Black Fertility Matters
Studies suggest Black women are twice as likely to experience infertility than White women, and that close to half of Black women report their physicians do not understand their cultural background when seeking fertility treatment.
In an effort to break down cultural and historical barriers around Black fertility and maternal health, CCRM Fertility has established the Black Fertility Matters Fund to support the Black community through continued education, encouragement, and empowerment. By offering meaningful support and expanding accessibility to the Black community, we will tap into our international network of leading fertility doctors, advanced fertility research and patient success stories to spark meaningful conversations around the social disparities impacting Black fertility.
CCRM Fertility’s Black Fertility Fund Commitment
A program dedicated to providing impactful resources that will increase access and advocacy for Black individuals and families on their fertility journeys.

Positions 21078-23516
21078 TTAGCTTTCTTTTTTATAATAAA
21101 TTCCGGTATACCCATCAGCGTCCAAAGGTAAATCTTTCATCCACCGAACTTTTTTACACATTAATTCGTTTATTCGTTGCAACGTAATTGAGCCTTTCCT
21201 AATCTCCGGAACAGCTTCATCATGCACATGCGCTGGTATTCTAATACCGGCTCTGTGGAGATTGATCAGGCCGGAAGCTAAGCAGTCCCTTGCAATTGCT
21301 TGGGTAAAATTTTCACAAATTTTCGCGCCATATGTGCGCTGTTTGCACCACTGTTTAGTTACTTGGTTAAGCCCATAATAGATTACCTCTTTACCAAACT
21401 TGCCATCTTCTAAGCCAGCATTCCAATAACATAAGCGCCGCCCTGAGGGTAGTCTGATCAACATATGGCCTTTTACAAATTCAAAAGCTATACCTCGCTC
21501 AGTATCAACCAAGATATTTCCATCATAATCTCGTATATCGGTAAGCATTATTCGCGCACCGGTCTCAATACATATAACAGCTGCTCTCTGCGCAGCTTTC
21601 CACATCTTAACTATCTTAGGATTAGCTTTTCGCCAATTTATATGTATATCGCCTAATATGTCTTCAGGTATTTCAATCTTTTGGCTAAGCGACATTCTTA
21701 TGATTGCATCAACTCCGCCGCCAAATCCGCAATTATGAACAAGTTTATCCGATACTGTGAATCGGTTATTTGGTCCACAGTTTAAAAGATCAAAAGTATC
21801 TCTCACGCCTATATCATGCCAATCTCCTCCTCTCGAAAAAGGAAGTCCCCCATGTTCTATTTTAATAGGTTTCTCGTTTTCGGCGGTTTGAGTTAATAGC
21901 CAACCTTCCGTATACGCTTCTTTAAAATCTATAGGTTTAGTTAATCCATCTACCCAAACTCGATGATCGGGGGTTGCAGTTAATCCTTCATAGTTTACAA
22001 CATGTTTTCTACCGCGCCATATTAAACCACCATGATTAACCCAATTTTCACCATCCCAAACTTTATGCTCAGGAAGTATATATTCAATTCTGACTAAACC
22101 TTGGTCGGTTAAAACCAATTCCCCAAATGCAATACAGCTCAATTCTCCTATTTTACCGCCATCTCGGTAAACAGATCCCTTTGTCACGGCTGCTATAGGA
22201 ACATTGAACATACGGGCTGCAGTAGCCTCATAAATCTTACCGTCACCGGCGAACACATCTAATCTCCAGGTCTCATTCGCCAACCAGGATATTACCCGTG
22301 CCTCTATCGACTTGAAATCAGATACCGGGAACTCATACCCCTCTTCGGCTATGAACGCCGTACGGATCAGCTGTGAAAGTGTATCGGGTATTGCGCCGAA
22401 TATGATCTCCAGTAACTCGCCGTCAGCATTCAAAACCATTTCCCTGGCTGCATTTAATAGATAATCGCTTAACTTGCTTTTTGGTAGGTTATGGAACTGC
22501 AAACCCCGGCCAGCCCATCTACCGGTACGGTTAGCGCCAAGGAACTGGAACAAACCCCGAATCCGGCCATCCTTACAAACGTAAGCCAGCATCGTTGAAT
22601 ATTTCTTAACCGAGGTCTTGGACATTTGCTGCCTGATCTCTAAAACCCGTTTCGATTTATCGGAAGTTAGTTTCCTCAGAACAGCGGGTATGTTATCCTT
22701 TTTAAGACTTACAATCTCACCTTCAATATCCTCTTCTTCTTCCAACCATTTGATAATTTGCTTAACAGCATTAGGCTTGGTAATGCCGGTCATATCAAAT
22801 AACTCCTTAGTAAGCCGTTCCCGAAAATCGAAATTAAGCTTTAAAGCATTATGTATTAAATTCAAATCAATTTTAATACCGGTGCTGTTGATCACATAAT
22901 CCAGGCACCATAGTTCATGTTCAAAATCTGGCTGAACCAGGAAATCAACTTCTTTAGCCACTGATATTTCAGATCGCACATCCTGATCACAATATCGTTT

Black Fertility Matters Fund Partners
To kick-off the Black Fertility Matters Fund, CCRM Fertility has partnered with several organizations and community advocates dedicated to Black fertility care and treatment, including:
- xHood, the first community group and organization created in service of Black queer family building and nurturing journeys. CCRM Fertility supported xHood’s upcoming annual Black Parent Pride Summit on May 26-28 in Washington, D.C., which provides intentional visibility, deep connections and real support for Black Queer individuals anywhere on their journey to and through parenting.
- Tinina Q. CADE Foundation is a nonprofit founded by Drs. Jason and Camille Hammond to provide information support and financial assistance to help needy infertile families overcome infertility. CCRM Fertility is co-hosting a Coffee with Cade discussion on Black fertility care with Dr. Stephanie Thompson. Event details coming soon!
- Eggs over Easy: Black Women & Fertility is an upcoming documentary highlighting Black women and fertility. Executive Producer Chiquita Lockley and Dr. Aaron K. Styer, reproductive endocrinologist, founding partner and co-medical director of CCRM Fertility in Boston, hosted a webinar on infertility, fertility testing and treatment options, best approaches to be most empowering during your fertility journey, disparities for women of color in fertility treatments and patient support for the diagnoses of infertility. The full webinar can be viewed below.